Mastering the transition from undergrad to the workplace
By Mary Chestak
Consultant, Risk Advisory
An undergraduate education is commonly considered a pre-requisite for a career in professional services. But shortly after your first day, you may find that the knowledge and skills you acquired during your undergrad will certainly be helpful, but for the best results you will need additional skills to transition smoothly. During my time at Deloitte, I have acquired some useful tips that should help you along the way.
Show team spirit
In university, students are programmed to work through coursework independently, but when you enter the workforce, it is crucial to focus on your team’s success as well as your own. If you can find a way to work collaboratively with others, it is more likely than not that your combined effort will be stronger. Remember to communicate frequently, maintain a positive attitude, and don’t be afraid to ask questions.
In university, assignments are given out on a rolling basis and time between assignments is considered “time off” to travel, visit family or friends, or rest. In a professional services environment, it is important to consider this time between projects as an opportunity to educate yourself on work-related topics, to help others and make connections within the firm. You may even want to use this time to get organized in advance of your next big deliverable. Your colleagues will be passionate, hard-working, and motivated. That’s why to stand out, you must take this opportunity to improve upon your knowledge gaps when you have the time to do so.
Listen first, talk second
In university, it is common to portray yourself as an extrovert to help you break into new social circles or to satisfy professors who are looking for strong in-class contributors. But in professional services, you will be surrounded by incredibly talented people who are willing to invest in your development and share with you their years of experience. Take this opportunity to learn and absorb all the knowledge they have to share. Especially in your first few months on the job, listening will help you learn more about firm culture, norms, and expectations; all of these can provide you with the tools you need to achieve your full potential.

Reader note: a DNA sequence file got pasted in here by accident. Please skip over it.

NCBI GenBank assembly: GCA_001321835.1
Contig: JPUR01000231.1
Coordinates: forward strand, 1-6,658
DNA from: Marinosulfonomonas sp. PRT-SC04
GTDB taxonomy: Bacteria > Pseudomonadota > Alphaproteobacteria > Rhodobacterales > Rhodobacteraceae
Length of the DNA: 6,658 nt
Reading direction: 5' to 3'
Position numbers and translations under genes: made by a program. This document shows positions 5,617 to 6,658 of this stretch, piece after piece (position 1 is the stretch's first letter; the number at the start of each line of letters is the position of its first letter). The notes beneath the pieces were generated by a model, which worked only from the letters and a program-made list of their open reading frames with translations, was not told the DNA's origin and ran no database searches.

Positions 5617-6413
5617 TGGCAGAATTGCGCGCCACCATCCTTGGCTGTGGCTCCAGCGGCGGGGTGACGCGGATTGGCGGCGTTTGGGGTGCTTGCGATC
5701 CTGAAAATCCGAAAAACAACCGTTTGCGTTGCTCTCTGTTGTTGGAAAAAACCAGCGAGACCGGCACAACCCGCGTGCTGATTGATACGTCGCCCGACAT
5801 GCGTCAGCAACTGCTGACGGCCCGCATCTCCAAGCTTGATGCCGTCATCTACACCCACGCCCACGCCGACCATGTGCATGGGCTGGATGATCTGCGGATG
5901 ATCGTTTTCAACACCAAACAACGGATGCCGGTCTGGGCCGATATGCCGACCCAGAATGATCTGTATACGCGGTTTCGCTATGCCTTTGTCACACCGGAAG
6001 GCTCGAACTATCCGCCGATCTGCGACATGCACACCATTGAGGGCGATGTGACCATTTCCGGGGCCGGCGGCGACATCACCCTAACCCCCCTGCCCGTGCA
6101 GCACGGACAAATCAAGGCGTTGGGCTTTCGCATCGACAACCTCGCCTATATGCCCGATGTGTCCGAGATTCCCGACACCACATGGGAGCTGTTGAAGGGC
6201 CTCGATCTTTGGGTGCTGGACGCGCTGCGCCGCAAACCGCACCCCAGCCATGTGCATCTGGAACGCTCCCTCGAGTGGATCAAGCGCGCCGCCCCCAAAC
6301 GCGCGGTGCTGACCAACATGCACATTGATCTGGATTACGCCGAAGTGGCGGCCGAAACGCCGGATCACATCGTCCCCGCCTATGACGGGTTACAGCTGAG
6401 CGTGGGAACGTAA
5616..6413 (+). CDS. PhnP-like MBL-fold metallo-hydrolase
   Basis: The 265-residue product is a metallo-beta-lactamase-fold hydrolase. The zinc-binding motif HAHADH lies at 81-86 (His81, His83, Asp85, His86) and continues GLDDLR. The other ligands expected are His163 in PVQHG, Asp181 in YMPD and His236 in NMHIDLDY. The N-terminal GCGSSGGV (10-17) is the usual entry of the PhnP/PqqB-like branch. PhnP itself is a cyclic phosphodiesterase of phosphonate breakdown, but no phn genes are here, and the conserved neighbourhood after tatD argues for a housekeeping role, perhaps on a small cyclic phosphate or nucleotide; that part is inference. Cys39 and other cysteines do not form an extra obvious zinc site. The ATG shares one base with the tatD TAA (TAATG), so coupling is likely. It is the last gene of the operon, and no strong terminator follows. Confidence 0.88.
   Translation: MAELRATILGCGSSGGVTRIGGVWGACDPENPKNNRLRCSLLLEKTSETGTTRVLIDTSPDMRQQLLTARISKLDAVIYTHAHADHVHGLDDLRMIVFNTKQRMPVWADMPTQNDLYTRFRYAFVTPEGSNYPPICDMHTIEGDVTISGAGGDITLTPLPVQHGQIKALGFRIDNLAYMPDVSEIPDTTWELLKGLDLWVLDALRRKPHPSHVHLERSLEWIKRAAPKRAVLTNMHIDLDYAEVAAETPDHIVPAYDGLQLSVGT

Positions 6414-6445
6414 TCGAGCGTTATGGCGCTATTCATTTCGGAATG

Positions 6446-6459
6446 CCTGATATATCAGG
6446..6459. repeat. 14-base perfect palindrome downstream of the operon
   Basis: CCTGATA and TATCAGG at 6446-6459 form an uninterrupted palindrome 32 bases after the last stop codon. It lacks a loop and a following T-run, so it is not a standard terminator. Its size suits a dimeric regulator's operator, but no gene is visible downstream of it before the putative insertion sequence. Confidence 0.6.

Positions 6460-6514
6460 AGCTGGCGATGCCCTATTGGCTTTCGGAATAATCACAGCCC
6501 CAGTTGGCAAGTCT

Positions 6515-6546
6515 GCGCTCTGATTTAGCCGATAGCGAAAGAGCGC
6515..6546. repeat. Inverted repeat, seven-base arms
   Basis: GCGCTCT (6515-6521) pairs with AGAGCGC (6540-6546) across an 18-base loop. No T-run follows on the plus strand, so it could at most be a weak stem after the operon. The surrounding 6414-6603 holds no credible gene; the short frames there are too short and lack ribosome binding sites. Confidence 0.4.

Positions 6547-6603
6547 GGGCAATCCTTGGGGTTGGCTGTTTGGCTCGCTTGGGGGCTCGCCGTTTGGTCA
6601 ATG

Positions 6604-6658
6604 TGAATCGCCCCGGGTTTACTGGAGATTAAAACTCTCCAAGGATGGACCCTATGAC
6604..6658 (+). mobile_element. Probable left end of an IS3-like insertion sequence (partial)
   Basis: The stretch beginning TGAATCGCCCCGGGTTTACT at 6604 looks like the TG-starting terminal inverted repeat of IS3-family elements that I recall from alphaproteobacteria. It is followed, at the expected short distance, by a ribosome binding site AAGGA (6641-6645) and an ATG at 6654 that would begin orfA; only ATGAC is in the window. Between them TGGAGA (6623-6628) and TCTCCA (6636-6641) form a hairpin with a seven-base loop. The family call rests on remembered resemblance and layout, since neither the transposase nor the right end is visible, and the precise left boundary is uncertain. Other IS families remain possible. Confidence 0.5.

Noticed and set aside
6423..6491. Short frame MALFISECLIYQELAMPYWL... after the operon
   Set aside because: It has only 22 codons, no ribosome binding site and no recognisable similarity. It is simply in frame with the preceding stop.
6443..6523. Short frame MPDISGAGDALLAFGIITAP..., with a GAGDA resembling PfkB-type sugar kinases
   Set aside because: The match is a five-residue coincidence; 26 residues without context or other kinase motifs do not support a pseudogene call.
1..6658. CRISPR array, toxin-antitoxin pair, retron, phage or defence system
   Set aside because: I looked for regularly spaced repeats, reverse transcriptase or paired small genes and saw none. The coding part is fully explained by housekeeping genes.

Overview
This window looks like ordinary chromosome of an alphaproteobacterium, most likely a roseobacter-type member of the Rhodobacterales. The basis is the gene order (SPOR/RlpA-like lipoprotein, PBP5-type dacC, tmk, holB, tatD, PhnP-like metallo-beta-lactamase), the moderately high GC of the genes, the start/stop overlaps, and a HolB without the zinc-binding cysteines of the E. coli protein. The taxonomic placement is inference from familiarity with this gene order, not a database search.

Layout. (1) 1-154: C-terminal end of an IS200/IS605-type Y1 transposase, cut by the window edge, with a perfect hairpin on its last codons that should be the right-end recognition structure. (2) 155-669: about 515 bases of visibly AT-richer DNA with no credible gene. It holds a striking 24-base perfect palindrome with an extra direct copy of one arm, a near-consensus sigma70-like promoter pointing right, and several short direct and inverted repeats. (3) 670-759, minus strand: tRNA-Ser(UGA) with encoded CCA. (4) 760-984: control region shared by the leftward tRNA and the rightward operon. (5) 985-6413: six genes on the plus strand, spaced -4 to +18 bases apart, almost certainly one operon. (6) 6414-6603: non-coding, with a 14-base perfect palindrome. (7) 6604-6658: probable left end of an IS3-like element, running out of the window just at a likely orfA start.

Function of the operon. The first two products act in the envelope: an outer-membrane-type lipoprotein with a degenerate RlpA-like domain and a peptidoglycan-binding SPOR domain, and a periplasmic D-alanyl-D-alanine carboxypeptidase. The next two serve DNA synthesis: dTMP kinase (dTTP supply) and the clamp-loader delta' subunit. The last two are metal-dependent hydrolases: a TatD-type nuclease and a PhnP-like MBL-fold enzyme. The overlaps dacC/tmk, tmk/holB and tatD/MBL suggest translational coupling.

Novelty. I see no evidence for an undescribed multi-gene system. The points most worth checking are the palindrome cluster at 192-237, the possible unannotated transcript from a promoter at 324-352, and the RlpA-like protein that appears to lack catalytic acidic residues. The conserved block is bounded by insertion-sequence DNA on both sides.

In university, students are rewarded for overly complicated language and artistic sentence structures. In business communication, there is a much greater focus on efficiency. Keep emails brief by using bullets or lists, if applicable. If describing a complicated calculation, attach the file you are referring to as opposed to explaining the details in the body of the email. If attaching documents, enclose them as PDFs. This makes files easily accessible from mobile devices and ensures consistent formatting across operating systems and platforms.
Well there you have it, these are my tips to help you transition into your career in professional services. Good luck!
Mary is a graduate of the Richard Ivey School of Business majoring in Honours Business Administration with an Honours Specialization in Political Science. She is a Consultant for our Risk Advisory Practice in Toronto.